Craig Venter created an artificial lifeform, and in order to tag it, he encoded some literary quotes in its DNA -- a misquotation (as it turns out) of Feynman, and a line from James Joyce. Now he's attracted a legal threat from the famously litigious Joyce estate (an estate that, in my opinion, epitomizes loony, censorious, vindictiveness exercised against living readers and writers on behalf of a dead man).
The irony is ripe -- after all, Venter's the man who wants to patent the human genome.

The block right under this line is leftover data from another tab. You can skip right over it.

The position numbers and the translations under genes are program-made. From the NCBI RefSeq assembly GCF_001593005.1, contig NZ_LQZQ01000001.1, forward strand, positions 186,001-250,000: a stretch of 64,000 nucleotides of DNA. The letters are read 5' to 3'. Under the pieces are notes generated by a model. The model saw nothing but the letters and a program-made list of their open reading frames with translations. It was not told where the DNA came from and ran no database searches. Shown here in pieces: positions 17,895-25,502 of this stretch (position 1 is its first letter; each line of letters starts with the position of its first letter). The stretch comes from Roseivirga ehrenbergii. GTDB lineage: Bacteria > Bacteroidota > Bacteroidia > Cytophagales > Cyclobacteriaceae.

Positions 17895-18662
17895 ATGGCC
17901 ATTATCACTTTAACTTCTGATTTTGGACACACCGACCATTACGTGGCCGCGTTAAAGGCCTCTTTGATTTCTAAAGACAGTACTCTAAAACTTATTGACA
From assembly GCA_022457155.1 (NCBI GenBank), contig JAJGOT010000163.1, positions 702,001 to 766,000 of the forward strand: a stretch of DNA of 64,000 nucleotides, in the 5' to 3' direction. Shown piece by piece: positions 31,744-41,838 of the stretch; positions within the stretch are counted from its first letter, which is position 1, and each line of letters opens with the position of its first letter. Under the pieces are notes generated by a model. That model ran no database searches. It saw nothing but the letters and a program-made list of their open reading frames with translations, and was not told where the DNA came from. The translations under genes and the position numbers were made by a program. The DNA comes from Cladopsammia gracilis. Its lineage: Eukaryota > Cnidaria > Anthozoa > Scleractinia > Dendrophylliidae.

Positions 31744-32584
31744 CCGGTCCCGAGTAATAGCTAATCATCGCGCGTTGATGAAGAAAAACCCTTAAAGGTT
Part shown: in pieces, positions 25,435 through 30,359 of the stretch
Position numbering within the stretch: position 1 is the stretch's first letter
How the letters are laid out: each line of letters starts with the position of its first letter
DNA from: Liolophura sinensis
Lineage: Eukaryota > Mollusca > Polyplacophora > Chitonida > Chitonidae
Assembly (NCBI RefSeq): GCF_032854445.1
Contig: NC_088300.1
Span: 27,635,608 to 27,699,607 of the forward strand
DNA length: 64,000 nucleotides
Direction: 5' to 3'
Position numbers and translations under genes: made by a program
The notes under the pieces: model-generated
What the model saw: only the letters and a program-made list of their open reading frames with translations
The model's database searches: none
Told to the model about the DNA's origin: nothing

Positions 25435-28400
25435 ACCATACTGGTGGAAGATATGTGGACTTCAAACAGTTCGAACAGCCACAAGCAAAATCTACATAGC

After announcing their work, Venter explained, his team received a cease and desist letter from Joyce's estate, saying that he'd used the Irish writer's work without permission. "We thought it fell under fair use," said Venter.The funniest thing is that Joyce isn't "written" in the genome, he's encoded in it by a code of Venter's design. Venter could "erase" Joyce by declaring a different set of mappings for the code. Indeed, you could declare any genetic sequence to be a one-time pad coding for any literary quote (or other text) of the same length and it would, in some sense, be true.
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